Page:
CAAM's Brilliant Season
D.C.'s new National Museum of African African American History and Culture has a starchitect, national media attention, and crowds clamoring for timed passes. L.A.'s California African American Museum gets much less attention and is hardly ever crowded. But CAAM is having one of its strongest seasons ever, with the kind of relevant contemporary art that so far mostly eludes the DC institution. CAAM has an installation by Hank Willis Thomas (top of post); a group exhibition of four African artists working in the U.S.; the first museum show of L.A. artist Genevieve Gagnard; an unsettlingly topical show on the Nazi Berlin 1936 Olympics; and finally, an installation of the permanent collection (below, Alison and Betye Saar's 1989 House of Gris Gris).
Hank Willis Thomas' "Black Righteous Space" inverts the Confederate flag into a psychedelic video wallpaper. Rhythmic beats are synched to the poetry-slam words of Gil-Scott Heron, James Baldwin, Richard Pryor, and others, potentially including the visitor who takes the mike.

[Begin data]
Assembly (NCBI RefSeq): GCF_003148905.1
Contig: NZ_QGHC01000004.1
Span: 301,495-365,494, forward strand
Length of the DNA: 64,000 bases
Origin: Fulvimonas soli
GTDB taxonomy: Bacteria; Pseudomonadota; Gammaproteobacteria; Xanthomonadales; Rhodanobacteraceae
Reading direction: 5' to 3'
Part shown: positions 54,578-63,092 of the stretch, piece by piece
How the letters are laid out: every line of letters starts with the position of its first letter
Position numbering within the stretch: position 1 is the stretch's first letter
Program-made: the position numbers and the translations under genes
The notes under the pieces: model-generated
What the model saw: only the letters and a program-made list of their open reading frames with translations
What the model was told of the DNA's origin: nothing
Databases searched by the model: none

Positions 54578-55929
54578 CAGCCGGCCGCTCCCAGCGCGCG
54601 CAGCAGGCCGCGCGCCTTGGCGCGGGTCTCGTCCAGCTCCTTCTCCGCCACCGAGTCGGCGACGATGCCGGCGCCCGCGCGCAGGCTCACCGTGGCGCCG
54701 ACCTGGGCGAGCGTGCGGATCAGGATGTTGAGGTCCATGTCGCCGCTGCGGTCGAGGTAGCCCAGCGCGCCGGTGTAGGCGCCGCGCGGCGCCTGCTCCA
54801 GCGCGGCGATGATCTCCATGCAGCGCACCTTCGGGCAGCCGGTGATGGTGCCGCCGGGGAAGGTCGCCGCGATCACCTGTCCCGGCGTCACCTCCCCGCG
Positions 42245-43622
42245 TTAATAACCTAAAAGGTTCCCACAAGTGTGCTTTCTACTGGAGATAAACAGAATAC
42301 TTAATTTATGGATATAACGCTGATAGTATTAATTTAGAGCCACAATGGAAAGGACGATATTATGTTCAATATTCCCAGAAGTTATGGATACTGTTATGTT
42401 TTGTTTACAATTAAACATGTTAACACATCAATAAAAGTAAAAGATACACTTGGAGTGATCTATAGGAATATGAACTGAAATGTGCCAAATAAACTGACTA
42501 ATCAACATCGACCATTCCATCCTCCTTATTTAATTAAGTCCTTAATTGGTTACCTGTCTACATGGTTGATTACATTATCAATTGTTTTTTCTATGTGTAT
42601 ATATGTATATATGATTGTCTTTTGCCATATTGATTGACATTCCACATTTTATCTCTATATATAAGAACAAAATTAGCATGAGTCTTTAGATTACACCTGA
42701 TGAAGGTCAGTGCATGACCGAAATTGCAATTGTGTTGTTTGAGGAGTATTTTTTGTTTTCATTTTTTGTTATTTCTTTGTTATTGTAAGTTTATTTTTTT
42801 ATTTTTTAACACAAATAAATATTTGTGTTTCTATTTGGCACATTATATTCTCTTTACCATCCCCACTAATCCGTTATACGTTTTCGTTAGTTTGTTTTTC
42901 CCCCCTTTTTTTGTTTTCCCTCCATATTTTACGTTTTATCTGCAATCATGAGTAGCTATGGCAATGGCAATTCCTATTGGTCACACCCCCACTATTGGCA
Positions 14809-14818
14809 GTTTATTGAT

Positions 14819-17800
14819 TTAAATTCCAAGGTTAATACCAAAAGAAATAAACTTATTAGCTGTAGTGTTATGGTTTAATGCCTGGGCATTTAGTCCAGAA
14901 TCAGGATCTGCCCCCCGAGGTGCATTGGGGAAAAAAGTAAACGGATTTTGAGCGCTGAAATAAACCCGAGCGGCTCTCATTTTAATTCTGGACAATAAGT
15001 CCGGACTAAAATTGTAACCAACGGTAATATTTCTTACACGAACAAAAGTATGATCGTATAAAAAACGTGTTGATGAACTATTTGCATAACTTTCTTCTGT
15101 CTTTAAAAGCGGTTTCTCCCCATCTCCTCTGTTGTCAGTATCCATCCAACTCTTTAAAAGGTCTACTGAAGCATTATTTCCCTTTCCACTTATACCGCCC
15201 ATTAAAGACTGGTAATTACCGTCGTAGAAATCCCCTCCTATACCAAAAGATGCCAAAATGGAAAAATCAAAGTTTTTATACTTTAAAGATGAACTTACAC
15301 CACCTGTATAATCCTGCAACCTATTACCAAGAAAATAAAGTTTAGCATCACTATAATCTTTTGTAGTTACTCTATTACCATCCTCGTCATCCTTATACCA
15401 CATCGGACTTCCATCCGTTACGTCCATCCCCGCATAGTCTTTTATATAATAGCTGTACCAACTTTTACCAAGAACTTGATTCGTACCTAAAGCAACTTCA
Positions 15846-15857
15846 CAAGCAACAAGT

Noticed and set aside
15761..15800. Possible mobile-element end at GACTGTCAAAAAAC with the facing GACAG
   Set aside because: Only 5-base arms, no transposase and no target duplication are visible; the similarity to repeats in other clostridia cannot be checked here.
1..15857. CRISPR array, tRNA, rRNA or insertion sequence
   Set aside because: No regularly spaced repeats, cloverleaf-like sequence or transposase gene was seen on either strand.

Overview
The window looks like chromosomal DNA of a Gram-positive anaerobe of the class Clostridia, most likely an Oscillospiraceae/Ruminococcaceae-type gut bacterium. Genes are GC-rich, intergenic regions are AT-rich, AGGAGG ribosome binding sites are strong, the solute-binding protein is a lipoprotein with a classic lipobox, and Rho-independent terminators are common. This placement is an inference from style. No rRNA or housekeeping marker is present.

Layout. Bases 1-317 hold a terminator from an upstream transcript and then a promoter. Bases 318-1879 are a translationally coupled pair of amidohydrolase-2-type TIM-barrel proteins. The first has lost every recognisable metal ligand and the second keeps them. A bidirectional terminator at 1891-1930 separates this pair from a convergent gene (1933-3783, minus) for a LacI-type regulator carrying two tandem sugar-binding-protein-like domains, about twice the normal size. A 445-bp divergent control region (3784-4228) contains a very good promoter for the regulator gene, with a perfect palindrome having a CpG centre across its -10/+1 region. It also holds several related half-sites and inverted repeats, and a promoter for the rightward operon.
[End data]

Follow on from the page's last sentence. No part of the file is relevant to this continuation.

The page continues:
"Politics, Race, and Propaganda: The Nazi Olympics, Berlin 1936" is almost all text panels and reproduced photos. Despite that, the story is fascinating. The 1936 German public defied Nazi racism by cheering African-American track star Jesse Owens. Hitler wouldn't shake his hand, but neither did Franklin Delano Roosevelt send a letter of congratulations to the gold medal winner. The ambivalent message is that regular folks may have more humanity than their leaders, but it might not matter, and didn't matter in 1940s Germany.
"L.A. Exuberance: New Gifts by Artists."
Behind the Guirguis is a puzzle-panorama by Meleko Mokgosi. Below, one of Mokgosi's Motswana dogs.